Monday, May 5, 2014

The Well-Played List, Monday 5/5 Edition: Jack White, Ages and Ages, Lucinda Williams & more

The most listened-to music this week as submitted by the CL Music Team & a rotating crew of tastemakers

Posted By on Mon, May 5, 2014 at 4:02 PM

We kick off another Monday edition of The Well-Played list, which means it's time to get your groove on. The ongoing listening series features the most listened-to, jammed-out songs, albums and artists of the week as submitted by the CL Music Team along with a rotating crew of tastemakers — local music promoters, record store and venue owners, music fans and scenesters, DJs, musicians, and a radio personality or two; check the past several week’s worth here. Audio and video included, along with any applicable show information. And on that note, what are you jamming this week? Tell us in the comments…

Outkast playlist - I put together a Spotify playlist based on the hip hop duo's setlist on Friday night at Big Guava, and am jamming through it as I put together my review. Stay tuned for that sometime tomorrow, with Days 2 and 3 to follow...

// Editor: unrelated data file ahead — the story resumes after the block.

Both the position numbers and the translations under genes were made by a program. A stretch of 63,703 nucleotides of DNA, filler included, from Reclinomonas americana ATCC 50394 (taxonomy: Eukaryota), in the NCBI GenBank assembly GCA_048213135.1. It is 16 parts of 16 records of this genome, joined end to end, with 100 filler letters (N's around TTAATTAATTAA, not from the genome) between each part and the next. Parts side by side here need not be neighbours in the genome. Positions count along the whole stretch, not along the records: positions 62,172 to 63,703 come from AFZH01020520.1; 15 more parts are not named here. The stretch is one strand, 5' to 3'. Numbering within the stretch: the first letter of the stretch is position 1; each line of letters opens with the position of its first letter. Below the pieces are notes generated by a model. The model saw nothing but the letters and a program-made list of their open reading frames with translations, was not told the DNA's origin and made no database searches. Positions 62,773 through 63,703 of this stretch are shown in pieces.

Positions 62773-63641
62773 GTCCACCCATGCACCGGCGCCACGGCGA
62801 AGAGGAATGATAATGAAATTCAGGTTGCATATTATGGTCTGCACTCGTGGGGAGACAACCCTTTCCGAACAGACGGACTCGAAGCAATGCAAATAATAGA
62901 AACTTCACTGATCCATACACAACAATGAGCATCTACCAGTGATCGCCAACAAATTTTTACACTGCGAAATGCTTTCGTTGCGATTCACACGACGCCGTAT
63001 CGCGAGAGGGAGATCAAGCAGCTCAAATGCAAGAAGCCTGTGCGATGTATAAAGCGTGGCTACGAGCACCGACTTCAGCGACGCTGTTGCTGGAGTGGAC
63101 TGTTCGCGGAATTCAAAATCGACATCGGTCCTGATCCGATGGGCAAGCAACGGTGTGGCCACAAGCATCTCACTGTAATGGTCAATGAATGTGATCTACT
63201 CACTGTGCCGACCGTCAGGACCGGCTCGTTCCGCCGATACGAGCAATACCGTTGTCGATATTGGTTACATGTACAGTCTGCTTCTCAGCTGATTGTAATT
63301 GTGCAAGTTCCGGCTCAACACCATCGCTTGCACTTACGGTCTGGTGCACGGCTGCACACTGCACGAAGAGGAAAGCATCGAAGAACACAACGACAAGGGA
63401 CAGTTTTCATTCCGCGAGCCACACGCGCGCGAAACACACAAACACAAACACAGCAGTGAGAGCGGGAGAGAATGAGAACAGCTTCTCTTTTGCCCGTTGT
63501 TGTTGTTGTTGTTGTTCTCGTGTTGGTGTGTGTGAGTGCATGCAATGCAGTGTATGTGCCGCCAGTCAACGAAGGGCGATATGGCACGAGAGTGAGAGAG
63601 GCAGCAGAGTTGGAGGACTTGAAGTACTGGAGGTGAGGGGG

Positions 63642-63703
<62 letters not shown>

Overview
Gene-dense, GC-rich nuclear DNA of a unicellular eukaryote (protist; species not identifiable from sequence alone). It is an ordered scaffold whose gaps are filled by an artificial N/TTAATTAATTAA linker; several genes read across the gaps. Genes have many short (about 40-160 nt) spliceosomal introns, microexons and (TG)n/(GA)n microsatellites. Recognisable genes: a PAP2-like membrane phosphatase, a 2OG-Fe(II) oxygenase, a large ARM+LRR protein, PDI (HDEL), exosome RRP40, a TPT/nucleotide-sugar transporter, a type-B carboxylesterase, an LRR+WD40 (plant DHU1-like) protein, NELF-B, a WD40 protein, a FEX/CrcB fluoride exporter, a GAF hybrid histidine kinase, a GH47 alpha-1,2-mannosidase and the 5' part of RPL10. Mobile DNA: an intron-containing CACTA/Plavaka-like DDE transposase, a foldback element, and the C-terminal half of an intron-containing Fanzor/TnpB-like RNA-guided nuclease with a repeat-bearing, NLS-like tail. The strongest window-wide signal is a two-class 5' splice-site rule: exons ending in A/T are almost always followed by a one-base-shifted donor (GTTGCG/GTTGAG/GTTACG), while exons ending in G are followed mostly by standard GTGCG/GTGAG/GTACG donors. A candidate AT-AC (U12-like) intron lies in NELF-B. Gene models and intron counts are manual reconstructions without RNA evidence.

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Gary Myrick, Language (1983) Originally a five-song EP in '83, expanded to a full-length album in 2009 thanks to the addition of remixes and unreleased tracks, Language takes me back to a different space and time completely. During the period MTV actually exposed new artists and turned people on to music we might never had the chance to discover otherwise, I stumbled upon the ultra-New Wave video for Myrick’s “Guitar, Talk, Love & Drums” and was instantly drawn to it. The bashing drums, hypnotic percussion and Thomas Dolby-like quirkiness of the track intrigued me and, upon hearing it again after many years, it still appeals to me tremendously. I’ve been listening to Language a lot lately and have been happily surprised with the depth and quality of all the additional tracks Myrick recorded that never saw the light of day until the deluxe reissue was released. Good, fun stuff.

Jack White, "Lazaretto" (2014) The title track from White’s second solo album (due out June 10 on Third Man Records) has permanently taken over my senses and consciousness. Boasting a perfect blend of blues, swagger, electronics, a little bluegrass and a whole lot of attitude, "Lazaretto” is easily one of the most inventive and infectious tunes White has ever cranked out even dating back to his years as the leader of White Stripes. White has indicated that his forthcoming full-length contains a variety of sounds and styles. If this rocker is any indication, we're in for a real treat! Listen to the track after the jump...

ANDY WARRENER | Freelance writer, CL & TBT